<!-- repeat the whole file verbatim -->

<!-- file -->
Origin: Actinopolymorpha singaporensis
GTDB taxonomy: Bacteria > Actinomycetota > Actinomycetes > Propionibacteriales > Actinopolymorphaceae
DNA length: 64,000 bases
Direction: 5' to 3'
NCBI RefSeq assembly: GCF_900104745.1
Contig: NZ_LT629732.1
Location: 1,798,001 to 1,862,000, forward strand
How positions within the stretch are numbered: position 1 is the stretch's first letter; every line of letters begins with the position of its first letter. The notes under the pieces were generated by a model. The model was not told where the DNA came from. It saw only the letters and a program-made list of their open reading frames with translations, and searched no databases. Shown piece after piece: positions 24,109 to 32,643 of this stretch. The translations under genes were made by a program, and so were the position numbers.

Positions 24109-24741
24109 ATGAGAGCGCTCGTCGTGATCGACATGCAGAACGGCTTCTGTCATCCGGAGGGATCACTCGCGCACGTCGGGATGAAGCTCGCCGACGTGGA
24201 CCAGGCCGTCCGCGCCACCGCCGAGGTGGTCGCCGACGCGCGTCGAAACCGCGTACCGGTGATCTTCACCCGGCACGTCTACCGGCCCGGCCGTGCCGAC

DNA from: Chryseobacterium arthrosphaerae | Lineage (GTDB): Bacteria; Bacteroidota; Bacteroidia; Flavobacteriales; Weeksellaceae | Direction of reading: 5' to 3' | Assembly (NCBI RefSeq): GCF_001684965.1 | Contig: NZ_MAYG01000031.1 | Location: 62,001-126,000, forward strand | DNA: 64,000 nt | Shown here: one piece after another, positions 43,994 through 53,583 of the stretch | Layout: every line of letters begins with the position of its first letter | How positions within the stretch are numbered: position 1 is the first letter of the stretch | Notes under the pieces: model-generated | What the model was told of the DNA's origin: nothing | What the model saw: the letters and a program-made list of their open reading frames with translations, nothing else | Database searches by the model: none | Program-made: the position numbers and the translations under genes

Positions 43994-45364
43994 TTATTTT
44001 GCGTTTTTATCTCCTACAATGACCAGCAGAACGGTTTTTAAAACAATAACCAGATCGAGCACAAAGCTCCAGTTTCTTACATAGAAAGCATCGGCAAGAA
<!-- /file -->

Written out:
Origin: Actinopolymorpha singaporensis
GTDB taxonomy: Bacteria > Actinomycetota > Actinomycetes > Propionibacteriales > Actinopolymorphaceae
DNA length: 64,000 bases
Direction: 5' to 3'
NCBI RefSeq assembly: GCF_900104745.1
Contig: NZ_LT629732.1
Location: 1,798,001 to 1,862,000, forward strand
How positions within the stretch are numbered: position 1 is the stretch's first letter; every line of letters begins with the position of its first letter. The notes under the pieces were generated by a model. The model was not told where the DNA came from. It saw only the letters and a program-made list of their open reading frames with translations, and searched no databases. Shown piece after piece: positions 24,109 to 32,643 of this stretch. The translations under genes were made by a program, and so were the position numbers.

Positions 24109-24741
24109 ATGAGAGCGCTCGTCGTGATCGACATGCAGAACGGCTTCTGTCATCCGGAGGGATCACTCGCGCACGTCGGGATGAAGCTCGCCGACGTGGA
24201 CCAGGCCGTCCGCGCCACCGCCGAGGTGGTCGCCGACGCGCGTCGAAACCGCGTACCGGTGATCTTCACCCGGCACGTCTACCGGCCCGGCCGTGCCGAC

DNA from: Chryseobacterium arthrosphaerae | Lineage (GTDB): Bacteria; Bacteroidota; Bacteroidia; Flavobacteriales; Weeksellaceae | Direction of reading: 5' to 3' | Assembly (NCBI RefSeq): GCF_001684965.1 | Contig: NZ_MAYG01000031.1 | Location: 62,001-126,000, forward strand | DNA: 64,000 nt | Shown here: one piece after another, positions 43,994 through 53,583 of the stretch | Layout: every line of letters begins with the position of its first letter | How positions within the stretch are numbered: position 1 is the first letter of the stretch | Notes under the pieces: model-generated | What the model was told of the DNA's origin: nothing | What the model saw: the letters and a program-made list of their open reading frames with translations, nothing else | Database searches by the model: none | Program-made: the position numbers and the translations under genes

Positions 43994-45364
43994 TTATTTT
44001 GCGTTTTTATCTCCTACAATGACCAGCAGAACGGTTTTTAAAACAATAACCAGATCGAGCACAAAGCTCCAGTTTCTTACATAGAAAGCATCGGCAAGAA